Mitchell Starc: Phil Hughes was a part of our World Cup winning squad and will never be forgotten

In the end the difference between the other sides and World Champions Australia in ICC Cricket World Cup 2015 was Mitchell Starc. He picked up 22 wickets in eight matches and in an event dominated by batsmen; Starc was adjudged the man-of-the-tournament. The left-armer, who got the key wicket of Brendon McCullum, spoke to press after Australia’s fifth World Cup win.


Q: Limited overs cricket is dominated by the batsmen, but today man-of-the-match as well as man-of-the-series are both bowlers. How heartening is this fact?

Mitchell Starc (MS): Yeah, look, it’s nice to see bat dominate ball every now and again. There’s been some fantastic performances with both. Obviously it’s been a couple of big scores, a couple of double tons. look, it’s just been fantastic the whole tournament, and I guess from the Australian point of view, I think we’ve worked really hard at our bowling, not only in the World Cup but leading up to it, and to see it come off, I think every bowler who’s bowled in the tournament, not just the guys who played the final, it’s been fantastic. Mitch Marsh took five for us in the first game and missed out on the back end of the series. To watch Jimmy (Faulkner) take three in the semi, in the final, he bowled fantastic, but I think the whole bowling unit itself was awesome.

Q: Usually in limited-overs bowlers are either strike bowlers or they’re there to sort of lock down the economy rate. How have you managed to do both in this sort of World Cup, and is that something you ever envisaged was possible to do both at the same time?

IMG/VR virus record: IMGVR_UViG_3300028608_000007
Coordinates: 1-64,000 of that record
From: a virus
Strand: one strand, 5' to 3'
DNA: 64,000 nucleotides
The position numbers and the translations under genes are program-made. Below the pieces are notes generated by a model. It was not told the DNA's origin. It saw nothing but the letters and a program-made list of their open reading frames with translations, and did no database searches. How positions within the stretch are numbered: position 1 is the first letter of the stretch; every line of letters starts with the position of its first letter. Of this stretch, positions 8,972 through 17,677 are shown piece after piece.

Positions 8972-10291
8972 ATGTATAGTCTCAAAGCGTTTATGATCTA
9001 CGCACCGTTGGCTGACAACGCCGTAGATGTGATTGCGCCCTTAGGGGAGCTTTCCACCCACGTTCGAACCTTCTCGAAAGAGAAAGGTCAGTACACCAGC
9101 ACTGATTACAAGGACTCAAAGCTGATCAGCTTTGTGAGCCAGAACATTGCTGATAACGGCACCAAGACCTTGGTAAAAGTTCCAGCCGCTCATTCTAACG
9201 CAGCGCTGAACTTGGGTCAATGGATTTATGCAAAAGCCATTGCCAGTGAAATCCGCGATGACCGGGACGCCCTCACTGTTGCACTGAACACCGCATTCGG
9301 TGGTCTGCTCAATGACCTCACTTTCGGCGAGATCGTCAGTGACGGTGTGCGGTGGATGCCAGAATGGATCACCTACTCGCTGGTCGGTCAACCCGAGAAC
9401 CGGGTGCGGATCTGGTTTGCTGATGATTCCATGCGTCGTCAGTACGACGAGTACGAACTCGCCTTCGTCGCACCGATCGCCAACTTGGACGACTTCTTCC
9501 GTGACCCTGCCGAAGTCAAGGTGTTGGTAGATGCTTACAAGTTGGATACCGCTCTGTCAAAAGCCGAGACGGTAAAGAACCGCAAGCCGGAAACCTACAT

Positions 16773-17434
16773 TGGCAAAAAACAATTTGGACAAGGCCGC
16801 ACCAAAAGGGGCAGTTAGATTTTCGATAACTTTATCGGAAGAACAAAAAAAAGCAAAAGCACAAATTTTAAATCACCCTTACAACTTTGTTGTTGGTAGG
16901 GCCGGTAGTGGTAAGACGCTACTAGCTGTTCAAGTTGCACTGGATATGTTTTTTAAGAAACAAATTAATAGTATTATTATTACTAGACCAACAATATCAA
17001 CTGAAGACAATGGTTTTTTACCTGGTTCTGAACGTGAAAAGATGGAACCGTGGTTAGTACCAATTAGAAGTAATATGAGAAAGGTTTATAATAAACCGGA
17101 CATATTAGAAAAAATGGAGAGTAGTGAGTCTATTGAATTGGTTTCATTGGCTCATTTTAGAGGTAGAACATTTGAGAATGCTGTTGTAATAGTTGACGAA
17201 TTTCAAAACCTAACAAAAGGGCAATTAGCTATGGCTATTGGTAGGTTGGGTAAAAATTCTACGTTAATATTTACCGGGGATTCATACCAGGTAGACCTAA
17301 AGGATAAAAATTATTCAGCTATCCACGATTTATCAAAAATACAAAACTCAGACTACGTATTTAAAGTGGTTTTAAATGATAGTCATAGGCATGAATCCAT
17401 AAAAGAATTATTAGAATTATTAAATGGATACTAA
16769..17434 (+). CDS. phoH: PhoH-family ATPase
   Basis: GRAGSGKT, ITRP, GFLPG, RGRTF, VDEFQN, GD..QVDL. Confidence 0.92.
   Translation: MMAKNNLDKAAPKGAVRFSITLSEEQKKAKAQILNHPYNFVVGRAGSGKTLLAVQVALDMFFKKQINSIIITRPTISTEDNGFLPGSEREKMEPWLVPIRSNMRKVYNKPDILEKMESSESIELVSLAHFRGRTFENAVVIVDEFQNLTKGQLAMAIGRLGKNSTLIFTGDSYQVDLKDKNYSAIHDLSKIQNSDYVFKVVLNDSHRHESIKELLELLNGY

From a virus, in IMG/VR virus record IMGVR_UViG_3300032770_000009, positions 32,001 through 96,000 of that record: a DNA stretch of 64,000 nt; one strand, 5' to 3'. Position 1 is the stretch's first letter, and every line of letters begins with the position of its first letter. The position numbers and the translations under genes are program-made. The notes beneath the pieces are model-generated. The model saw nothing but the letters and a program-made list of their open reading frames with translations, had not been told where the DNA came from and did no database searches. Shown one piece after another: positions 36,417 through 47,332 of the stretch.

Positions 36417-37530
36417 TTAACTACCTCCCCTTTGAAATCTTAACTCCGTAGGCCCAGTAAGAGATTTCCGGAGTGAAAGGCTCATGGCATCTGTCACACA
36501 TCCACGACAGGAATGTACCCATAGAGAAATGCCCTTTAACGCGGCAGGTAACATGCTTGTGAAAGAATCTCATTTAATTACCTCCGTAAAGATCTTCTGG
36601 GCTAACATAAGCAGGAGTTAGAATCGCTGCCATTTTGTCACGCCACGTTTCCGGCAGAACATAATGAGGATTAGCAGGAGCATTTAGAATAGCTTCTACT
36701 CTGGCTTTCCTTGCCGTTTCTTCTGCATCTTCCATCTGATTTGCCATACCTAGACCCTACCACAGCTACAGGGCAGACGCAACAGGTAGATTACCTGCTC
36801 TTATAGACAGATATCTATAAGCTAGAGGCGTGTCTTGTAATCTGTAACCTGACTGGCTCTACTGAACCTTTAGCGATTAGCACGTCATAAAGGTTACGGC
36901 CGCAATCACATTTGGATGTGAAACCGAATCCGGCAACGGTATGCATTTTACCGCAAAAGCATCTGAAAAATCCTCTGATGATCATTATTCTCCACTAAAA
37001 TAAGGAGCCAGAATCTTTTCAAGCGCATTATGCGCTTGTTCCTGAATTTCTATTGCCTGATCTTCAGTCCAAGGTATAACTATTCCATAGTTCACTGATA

MS: Yeah, I think it’s been probably a bit of luck involved, but I think we’ve all done it really well. I think we’ve all complemented each other throughout the whole tournament. I’m speaking on behalf of the Australian squad anyway. But yeah, look, it’s been awesome. We’ve got guys who do things differently in the 15, got guys who can swing it, guys who can bowl in the 150 kph. Jimmy (Faulkner) comes in and uses variations better than most people. Look, I think we’ve covered all bases with our bowling attack, and to see it come to fruition tonight, to restrict New Zealand, who have been more or less the benchmark from the start, to 183, was just fantastic.

Q: Mitch, can you talk to us just a bit about how you, I suppose, debriefed on Brendon McCullum after the Auckland game and what you worked on to bowl to him ahead of today?